In central Ho Chi Minh City, overshadowed by the gigantic Hilton Saigon hotel, is the Myst Dong Khoi, designed by Nguyen Hoa Hiep of a21studio, another local architecture firm specializing in biophilia. Unlike the mundane buildings that surround it, plants burst through the facade of Myst Dong Khoi to provide flashes of green in one of the city’s most concrete-dominated neighborhoods.

It echoes the work of Vo Trong Nghia, possibly Vietnam’s best-known biophilic architect. In Danang, a seaside town in central Vietnam, he built the Chicland Hotel with forward-facing balconies that are teeming with tropical plants, including bougainvillea that bloom pink and purple in the dry season. In Ninh Binh, a northern province famous for its mountains and karst rivers, Vo built the restaurant at Hotel Vedana from bamboo so that it captures the breeze and does not require air conditioning. According to Vo, biophilic architecture is not only aesthetic. “Greenery and natural materials help cool buildings, lower energy bills and can even fight flooding if done on a large enough scale. “

Wyndham Garden creates a dialogue with nature

(Hiroyuki Oki)

When it comes to building sustainably, supporters of the green architecture movement in Vietnam share the perspective of Thomas Heatherwick, Britain’s best-known biophilic designer: the buildings that connect humans to nature and evoke an emotional response are less likely to be destroyed and replaced. “I want my buildings to survive not only me but my children as well,” says Vo, who appreciates that only architecture that lasts can be considered sustainable.

Not everyone is convinced. “To have truly sustainable buildings, there are a lot of things to consider,” says Dang Thanh Long, executive director of the Vietnam Green Building Council, which assesses the sustainability of buildings. “It’s not just about having green spaces and it’s not about planting as many trees as possible.

Biophilic architecture has come under fire in recent years, with critics claiming that the additional materials needed to incorporate plants into structures simply increase the carbon footprint of buildings.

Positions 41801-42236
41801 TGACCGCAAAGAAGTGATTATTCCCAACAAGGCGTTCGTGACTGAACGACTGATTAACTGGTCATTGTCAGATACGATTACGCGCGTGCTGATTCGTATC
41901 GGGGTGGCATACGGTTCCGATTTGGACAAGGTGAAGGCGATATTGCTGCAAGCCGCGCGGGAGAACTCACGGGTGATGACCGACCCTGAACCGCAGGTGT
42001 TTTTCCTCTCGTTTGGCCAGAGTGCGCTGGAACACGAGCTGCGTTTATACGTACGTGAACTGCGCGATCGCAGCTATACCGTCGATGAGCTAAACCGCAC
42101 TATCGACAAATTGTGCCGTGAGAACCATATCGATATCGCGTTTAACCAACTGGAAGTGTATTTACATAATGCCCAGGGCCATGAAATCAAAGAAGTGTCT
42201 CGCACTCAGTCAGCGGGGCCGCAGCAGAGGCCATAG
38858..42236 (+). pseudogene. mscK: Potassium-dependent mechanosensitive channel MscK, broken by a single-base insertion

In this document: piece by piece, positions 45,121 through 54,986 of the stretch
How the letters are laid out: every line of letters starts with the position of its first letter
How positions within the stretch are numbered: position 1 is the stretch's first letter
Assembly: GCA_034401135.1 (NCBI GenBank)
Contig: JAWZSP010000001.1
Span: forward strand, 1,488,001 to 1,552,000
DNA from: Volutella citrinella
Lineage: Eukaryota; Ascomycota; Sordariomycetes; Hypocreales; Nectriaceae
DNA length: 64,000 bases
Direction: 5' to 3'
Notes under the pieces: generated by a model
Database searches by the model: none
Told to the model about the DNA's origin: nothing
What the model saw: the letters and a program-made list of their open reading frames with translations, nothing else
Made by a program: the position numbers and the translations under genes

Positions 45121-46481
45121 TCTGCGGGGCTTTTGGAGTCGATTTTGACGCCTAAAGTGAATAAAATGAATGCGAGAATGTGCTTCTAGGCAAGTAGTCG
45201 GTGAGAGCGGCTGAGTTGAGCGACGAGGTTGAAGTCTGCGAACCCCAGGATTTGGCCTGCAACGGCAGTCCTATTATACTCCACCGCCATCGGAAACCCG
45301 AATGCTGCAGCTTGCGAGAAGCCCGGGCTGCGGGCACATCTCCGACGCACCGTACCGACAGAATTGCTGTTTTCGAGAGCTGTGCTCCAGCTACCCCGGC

I want my buildings to survive not only me but my children as well

Kanopya, based in Ho Chi Minh City, has decided to take a different approach to building sustainable accommodation, with lodges that cause minimal damage to the environment. Detached lodges are nimble enough to adapt to natural clearings, eliminating the need to level the terrain and chop down trees, and they are raised on stilts to have as little impact on the ground as possible. Kanopya Lodges are also mobile, which means they can migrate to new locations and allow their old sites to recover.

(Hiroyuki Oki)

According to Charles Gallavardin, architect and co-founder of Kanopya, it is “our bioclimatic approach that makes us truly unique”. While the biophilic design seeks to connect humans with nature, the bioclimatic design harnesses the local climate for optimal human comfort and minimal energy consumption.

The fact that the lodges are on stilts helps to preserve the soil, but also to reduce humidity. A large fabric roof awning not only protects against rain, but also repels heat from the sun. The judicious positioning and wraparound windows promote cross ventilation and natural cooling. “If you compare these lodges to an average five-star resort in Vietnam, Kanopya uses a quarter of the energy per square meter,” says Gallavardin. The first Kanopya lodges will be set up later this year outside of Hoi An in central Vietnam.

The restaurant of the Vedana hotel is made of bamboo

(Hiroyuki Oki)

Whether through a biophilic or bioclimatic approach, the construction culture in Vietnam is starting to change, and the result could be more hotel options that better present visitors with the friendlier side of the phenomenal flora and fauna. from the country. “Some people say, ‘What about snakes? What about insects? ‘ »Laughs Nguyen from MIA Design Studio. “I always say, ‘But think of the birdsong in the morning. Think of the afternoon butterflies. Nature is not something we should be afraid of.


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Hey, say you can judge a man’s true character by the way he reacts to an airline that loses its luggage. Likewise, you can judge a hotel by its performance in the face of a global pandemic.